Northern Experience Wildlife Tours has had several boat trips already fully booked this month, a knock-on effect of bottlenose dolphins moving further south. He also coordinates the North East Cetacean Project, mapping the distribution and abundance of whales, dolphins and porpoises off the coast between the river Tees and the Scottish border. Its Facebook group has grown ninefold since 2019.
“Much of what we know about the movements of whales in the area is thanks to more and more members of the public sending in pictures and sightings every year,” said Lauren Hartny-Mills, science and conservation manager at
Hebridean Whale and Dolphin Trust, of growing public enthusiasm for citizen science initiatives like their sight scheme Whale Track.
And the conservation charity
Orca, which trains volunteers to conduct scientific surveys, said that over the last 10 years it had doubled the number of research teams it sends out on the ferry trips, driven by increased engagement from the public. During lockdown, demand for its educational programmes soared.
Evans said that when handled with care and responsibility, activities like whale-watching could benefit both people and the natural world. “If you’ve ever taken a boat trip out and had a close encounter with a whale or school of dolphins, you will have seen how it changes lives.
“I’ve known cases of people being cured of depression, giving up unsatisfying jobs and careers to move into a more environmentally-aware form of living and working. That’s something whales and dolphins can do that few other species on this planet have the capacity to achieve.”
A rich variety of whales can be seen around the UK coastline. Some are seen more regularly than others and you can also never rule out the possibility of unexpected visits, such as Benny the beluga who visited the Thames in 2018.
The marine mammals can be seen in British waters all year round but sightings are most common during the summer months between April and November. Hotspots include the islands of northern Scotland, the northern North Sea and the western end of the Channel.
Fin whales, the second largest species of whale, can be seen at various times in the year in deeper waters stretching from Scotland all the way down to the western Channel. Particularly between August and early October they can also be spotted off the Northumberland and Yorkshire coasts, along with minke whales, sei whales and humpbacks.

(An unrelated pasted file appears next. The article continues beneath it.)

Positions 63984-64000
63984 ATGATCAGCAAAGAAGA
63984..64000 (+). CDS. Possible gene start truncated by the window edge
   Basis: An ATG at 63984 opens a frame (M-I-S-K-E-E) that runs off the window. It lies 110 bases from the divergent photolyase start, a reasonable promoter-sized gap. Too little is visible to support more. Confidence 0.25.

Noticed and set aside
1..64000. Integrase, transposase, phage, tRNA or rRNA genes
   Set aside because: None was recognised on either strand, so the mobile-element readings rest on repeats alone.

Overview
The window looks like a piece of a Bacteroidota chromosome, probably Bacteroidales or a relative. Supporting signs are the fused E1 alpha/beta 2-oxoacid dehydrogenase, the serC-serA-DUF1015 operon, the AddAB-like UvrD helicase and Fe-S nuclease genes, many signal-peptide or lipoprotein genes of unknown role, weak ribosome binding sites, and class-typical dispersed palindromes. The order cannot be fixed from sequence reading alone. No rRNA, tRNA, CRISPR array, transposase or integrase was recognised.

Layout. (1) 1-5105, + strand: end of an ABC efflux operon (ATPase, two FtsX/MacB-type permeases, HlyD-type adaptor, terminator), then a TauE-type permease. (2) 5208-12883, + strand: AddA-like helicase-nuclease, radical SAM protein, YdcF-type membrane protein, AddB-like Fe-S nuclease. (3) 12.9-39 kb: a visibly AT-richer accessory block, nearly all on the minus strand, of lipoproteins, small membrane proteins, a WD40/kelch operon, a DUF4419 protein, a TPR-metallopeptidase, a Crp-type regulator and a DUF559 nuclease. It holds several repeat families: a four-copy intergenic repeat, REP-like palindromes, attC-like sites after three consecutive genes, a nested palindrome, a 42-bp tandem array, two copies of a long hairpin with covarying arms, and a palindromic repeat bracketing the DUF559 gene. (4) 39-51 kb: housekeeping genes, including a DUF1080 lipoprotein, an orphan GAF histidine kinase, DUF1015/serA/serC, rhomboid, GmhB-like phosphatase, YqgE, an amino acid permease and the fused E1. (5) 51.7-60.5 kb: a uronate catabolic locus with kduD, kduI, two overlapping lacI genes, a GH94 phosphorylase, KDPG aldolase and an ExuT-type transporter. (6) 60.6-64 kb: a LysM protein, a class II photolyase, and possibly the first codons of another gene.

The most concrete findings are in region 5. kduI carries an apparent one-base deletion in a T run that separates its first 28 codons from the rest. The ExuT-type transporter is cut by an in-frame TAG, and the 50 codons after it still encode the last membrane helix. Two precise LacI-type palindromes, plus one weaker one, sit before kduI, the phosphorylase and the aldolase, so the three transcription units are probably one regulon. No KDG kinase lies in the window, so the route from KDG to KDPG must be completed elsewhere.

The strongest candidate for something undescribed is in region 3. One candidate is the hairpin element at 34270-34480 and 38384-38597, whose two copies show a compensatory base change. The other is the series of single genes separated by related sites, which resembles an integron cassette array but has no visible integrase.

Orcas, the largest members of the dolphin family, visit northern Scotland all year round and are commonly spotted around Orkney and the Shetlands between May and September. A small pod, known as the West Coast community and the UK’s only resident pod, are usually found in the waters around the Hebrides but have been sighted as far down south as the
west coast of Cornwall.
Minke whales are the most common species of baleen whale seen around the British coast, particularly during the summer months off the west coast of Scotland, and can be seen from the shoreline. They are usually seen in the Minches, the waters surrounding the mainland, the Small Isles and other islands such as Mull. They’re also recorded in Cornwall, along with fin whales.
Other species including sperm and pilot whales are seen from time to time, along with more rare visitors such as beaked whales, northern bottle-nosed whales and northern right whales, mostly in the Hebrides and Shetlands. Sperm whales, the largest species of toothed whale, can be seen in deep waters off the west coast of Scotland, along with the occasional beluga.
Sightings of humpback whales are being recorded more in Britain, mostly in northern Scotland. Between May and September, migratory humpbacks have been mostly seen in the southern tip of the Shetland Islands and off the Hebrides, but increasingly seen in the northern North Sea and have also been sighted off the
west Cornish coast and the Isles of Scilly.